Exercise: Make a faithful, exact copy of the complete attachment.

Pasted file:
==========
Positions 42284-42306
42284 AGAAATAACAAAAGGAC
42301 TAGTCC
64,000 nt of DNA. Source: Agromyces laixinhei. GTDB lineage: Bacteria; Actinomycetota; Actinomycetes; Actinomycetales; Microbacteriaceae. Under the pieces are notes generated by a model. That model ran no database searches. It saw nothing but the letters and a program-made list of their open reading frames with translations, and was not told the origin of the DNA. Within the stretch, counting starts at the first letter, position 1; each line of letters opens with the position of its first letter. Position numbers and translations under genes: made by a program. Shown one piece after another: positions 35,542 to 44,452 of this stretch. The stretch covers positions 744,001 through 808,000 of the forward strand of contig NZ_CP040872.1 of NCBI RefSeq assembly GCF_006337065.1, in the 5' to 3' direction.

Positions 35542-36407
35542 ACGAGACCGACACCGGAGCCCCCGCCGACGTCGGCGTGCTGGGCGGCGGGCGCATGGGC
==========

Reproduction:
Positions 42284-42306
42284 AGAAATAACAAAAGGAC
42301 TAGTCC
64,000 nt of DNA. Source: Agromyces laixinhei. GTDB lineage: Bacteria; Actinomycetota; Actinomycetes; Actinomycetales; Microbacteriaceae. Under the pieces are notes generated by a model. That model ran no database searches. It saw nothing but the letters and a program-made list of their open reading frames with translations, and was not told the origin of the DNA. Within the stretch, counting starts at the first letter, position 1; each line of letters opens with the position of its first letter. Position numbers and translations under genes: made by a program. Shown one piece after another: positions 35,542 to 44,452 of this stretch. The stretch covers positions 744,001 through 808,000 of the forward strand of contig NZ_CP040872.1 of NCBI RefSeq assembly GCF_006337065.1, in the 5' to 3' direction.

Positions 35542-36407
35542 ACGAGACCGACACCGGAGCCCCCGCCGACGTCGGCGTGCTGGGCGGCGGGCGCATGGGC